Duplicating efforts by studying the same cancer types in different countries is crucial, Dr. Hudson said, because ”tumours of the colon look different in Singapore than they do in Toronto.”
Researchers suspect environmental, dietary and genetic differences can impact the way cancers develop in different regions of the world.
More countries are expected to join the consortium in the coming months. The list so far includes: Australia, Canada, China, Europe, France, India, Japan, Singapore, the United Kingdom and the United States.
April is cancer month in the life of Spike so today I spent a lot of time exposing myself to necessary doses of radiation and talking to folks in lab coats and walking back and forth, from the clinic to my truck, from my truck to the clinic, lather, rinse, repeat.
I’ve mentioned before how I feel like I am a part of something when I am at the cancer agency.
And how there ain’t really anywhere else where I do feel a part of something anymore.
Strange, but true.
The one beautiful thing about the cancer agency is you never get tossed out because you have fallen from grace.
And much as it sort of sucks to feel like you belong somewhere like the cancer agency, at least it’s an important place to belong.
But in cancerland there is a fork in the road and, so far, I have stayed on the healthy side of that old fork.
And when I see folks at the cancer agency who are clearly in the middle of their treatment, I feel for them. I feel for them like I feel for no other carbon based life forms. They got sent down the other fork in the road.
So today I walked back and forth, back and forth, and I saw so many people who were clearly in the middle of treatment. People in bad wigs, people dragging their O2 around behind their wheelchairs. And that doesn’t even address the folks there who are not sporting the visible signs of distress from their treatment.
I spent about two hours, clomping back and forth, between my doctor’s office and the parkade and back again.
And as much as my life has sucked big time over the last four years, I realized I was one of the lucky ones.
For sure I would have liked to have sidestepped some of the heartache of the last couple of years. But I am not in a wheel chair, with an oxygen can and a bad prognosis.
And on that level, I am extremely lucky.
The whole thing went like this….
I went out with some friends from work. They went outside to smoke a cigarette. I stayed behind, having given up that vice a couple of years ago. I decided to read the local free rag while they smoked.
Savage Love is a column in that paper.
Savage Love is the column I read while my friends smoked.
Savage Love is the column that made me all weepy and misty-eyed in a far from strategic setting.
The story is here:
For those of you too weary to click the link, and also somewhat curious about copyright law and whether I might get tonked, here is the text.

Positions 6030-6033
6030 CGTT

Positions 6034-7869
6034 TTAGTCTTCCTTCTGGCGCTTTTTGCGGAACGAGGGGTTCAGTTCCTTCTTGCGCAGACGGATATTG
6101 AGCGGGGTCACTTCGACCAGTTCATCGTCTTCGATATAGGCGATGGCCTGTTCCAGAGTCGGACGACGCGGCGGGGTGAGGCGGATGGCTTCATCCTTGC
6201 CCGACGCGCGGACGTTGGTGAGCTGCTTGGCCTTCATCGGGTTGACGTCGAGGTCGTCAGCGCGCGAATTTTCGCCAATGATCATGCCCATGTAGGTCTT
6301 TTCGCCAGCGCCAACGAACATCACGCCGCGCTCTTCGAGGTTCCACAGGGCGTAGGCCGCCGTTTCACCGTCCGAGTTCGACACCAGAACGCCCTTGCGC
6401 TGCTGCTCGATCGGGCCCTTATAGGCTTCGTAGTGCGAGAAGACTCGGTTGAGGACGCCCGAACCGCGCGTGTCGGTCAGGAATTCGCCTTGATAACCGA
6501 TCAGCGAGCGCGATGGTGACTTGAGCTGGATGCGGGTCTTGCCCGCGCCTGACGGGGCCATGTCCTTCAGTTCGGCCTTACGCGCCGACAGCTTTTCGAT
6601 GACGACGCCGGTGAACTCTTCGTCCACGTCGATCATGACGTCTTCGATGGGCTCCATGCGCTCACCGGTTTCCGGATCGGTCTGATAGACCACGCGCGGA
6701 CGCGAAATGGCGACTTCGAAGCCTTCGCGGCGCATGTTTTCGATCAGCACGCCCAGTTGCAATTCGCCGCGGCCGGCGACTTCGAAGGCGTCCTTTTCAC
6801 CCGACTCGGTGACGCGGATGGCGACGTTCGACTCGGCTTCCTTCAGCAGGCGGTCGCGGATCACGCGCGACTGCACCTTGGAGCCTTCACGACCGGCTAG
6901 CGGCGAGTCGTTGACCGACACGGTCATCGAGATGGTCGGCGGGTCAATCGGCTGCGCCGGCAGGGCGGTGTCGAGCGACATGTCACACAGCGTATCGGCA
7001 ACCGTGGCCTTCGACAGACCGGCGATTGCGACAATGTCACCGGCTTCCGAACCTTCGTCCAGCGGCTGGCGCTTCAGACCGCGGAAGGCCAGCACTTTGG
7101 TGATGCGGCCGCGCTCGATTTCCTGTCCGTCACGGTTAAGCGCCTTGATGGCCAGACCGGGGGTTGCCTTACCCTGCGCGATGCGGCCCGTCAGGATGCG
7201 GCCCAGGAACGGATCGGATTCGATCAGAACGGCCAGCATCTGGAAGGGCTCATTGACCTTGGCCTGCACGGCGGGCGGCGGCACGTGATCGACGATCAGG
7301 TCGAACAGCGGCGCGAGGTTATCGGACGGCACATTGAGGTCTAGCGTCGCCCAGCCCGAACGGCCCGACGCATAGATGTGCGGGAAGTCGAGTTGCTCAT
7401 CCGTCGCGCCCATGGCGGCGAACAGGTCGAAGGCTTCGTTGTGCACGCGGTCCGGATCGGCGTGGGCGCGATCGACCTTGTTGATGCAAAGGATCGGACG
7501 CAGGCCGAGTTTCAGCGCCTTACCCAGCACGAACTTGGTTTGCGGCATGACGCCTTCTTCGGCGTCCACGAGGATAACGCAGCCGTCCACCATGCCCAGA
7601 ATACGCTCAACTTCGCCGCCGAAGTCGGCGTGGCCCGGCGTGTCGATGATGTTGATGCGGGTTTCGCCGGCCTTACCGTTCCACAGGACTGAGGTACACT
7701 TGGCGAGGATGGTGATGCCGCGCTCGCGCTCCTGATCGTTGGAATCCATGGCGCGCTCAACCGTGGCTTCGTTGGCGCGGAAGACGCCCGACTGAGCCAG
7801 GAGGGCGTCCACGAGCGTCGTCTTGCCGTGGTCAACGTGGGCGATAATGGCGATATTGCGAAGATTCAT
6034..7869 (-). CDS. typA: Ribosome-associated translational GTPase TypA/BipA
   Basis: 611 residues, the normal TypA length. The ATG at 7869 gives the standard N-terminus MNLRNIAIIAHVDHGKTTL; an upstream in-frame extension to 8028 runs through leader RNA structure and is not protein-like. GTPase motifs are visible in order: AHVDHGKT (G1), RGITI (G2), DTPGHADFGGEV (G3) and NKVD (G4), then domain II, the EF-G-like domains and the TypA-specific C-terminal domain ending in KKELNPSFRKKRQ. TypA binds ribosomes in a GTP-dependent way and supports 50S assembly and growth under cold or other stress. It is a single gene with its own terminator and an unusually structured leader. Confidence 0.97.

At a Loss
April 3, 2008
By Dan Savage
I thought I could bang out a column today—a regular column, a column about my readers’ problems and their freaky fetishes and all those asshole politicians out there. You know, the usual.
The day my son was born, I managed to slip out of the maternity ward and write a column; I wrote one the day I was indicted by the state of Iowa for licking Gary Bauer’s doorknobs. (I was actually indicted for voter fraud—on a trumped-up charge, your honor—but Bauer’s knob needs all the attention it can get.) I’ve written columns on days that I was dumped and on the morning of 9/11. So I figured that I could bang out a column today.
I opened my laptop and started reading your letters. I love reading your letters—I do. But I couldn’t get into it. I just don’t have a column in me this week. I’m disappointed in myself. I write this column at Ann Landers’s desk, for crying out loud, and the old lady banged out a heartbreaking, truncated column when her marriage collapsed. If Landers could bang one out under that kind of emotional strain, then I could damn well bang one out, too. Just do it, right? Just fucking do it. But I just fucking can’t.
My mother died on Monday.
Perhaps a sex-advice column isn’t an appropriate place to eulogize an articulate, elegant woman, a practicing Catholic named for the patron saint of hopeless causes and, perhaps consequently, a Cubs fan. I mean, really. Eulogizing my mother back here with the escort ads? So let’s not think of this as a eulogy. Let’s think of it as a thank-you note, the kind of nicety that my mother appreciated.
Forgive the cliché: My mom gave me so much. She gave me life, of course, and some other stuff besides: her sense of humor, her bionic bullshit detectors, her colossal sweet tooth. She also gave me—she gave all four of her children (Bill, Ed, Dan, Laura)—her unconditional love. Long after I came out, she told me she always suspected that I might be gay; I was the quiet one, the boy who liked Broadway musicals and baking cakes and shared her passion for Strauss waltzes. When I asked my parents to take me to the national tour of A Chorus Line for my 13th birthday, that should have settled the matter. Your third son? Total fag, lady. But my parents were Catholic and religious and it somehow still came as a shock when I told them. My mother came around fast and she came out swinging—rainbow stickers on her car, a PFLAG membership card in her wallet, and an ultimatum delivered to the whole family: Anyone who had a problem with me had a problem with her.
But the real reason I feel compelled to thank her in this space, back here with the escort ads, is because I wouldn’t have this space if it weren’t for her.
My mother, as my brother Bill likes to say, made friends like Rockefeller made money and George W. Bush makes mistakes—and she was that friend you confided in and went to for advice. I was a mama’s boy—hello—and I spent a great deal of time in my mother’s kitchen listening to her tell her friends exactly what they needed to do. Sometimes gently, sometimes brusquely, always with a dose of humor. My mom liked to say that her son got paid to do something that she did for free—and isn’t that the way the world works? Women cook, men are chefs; women are housewives, men are butlers; she gave advice, I got paid to give advice. (And for a few years, she did too; my mother and I wrote a joint column for a couple of websites in the 1990s.)
So I want to thank my mom. I wouldn’t be writing this column today if it weren’t for her gifts and her ability to find the humor in even the most serious of subjects.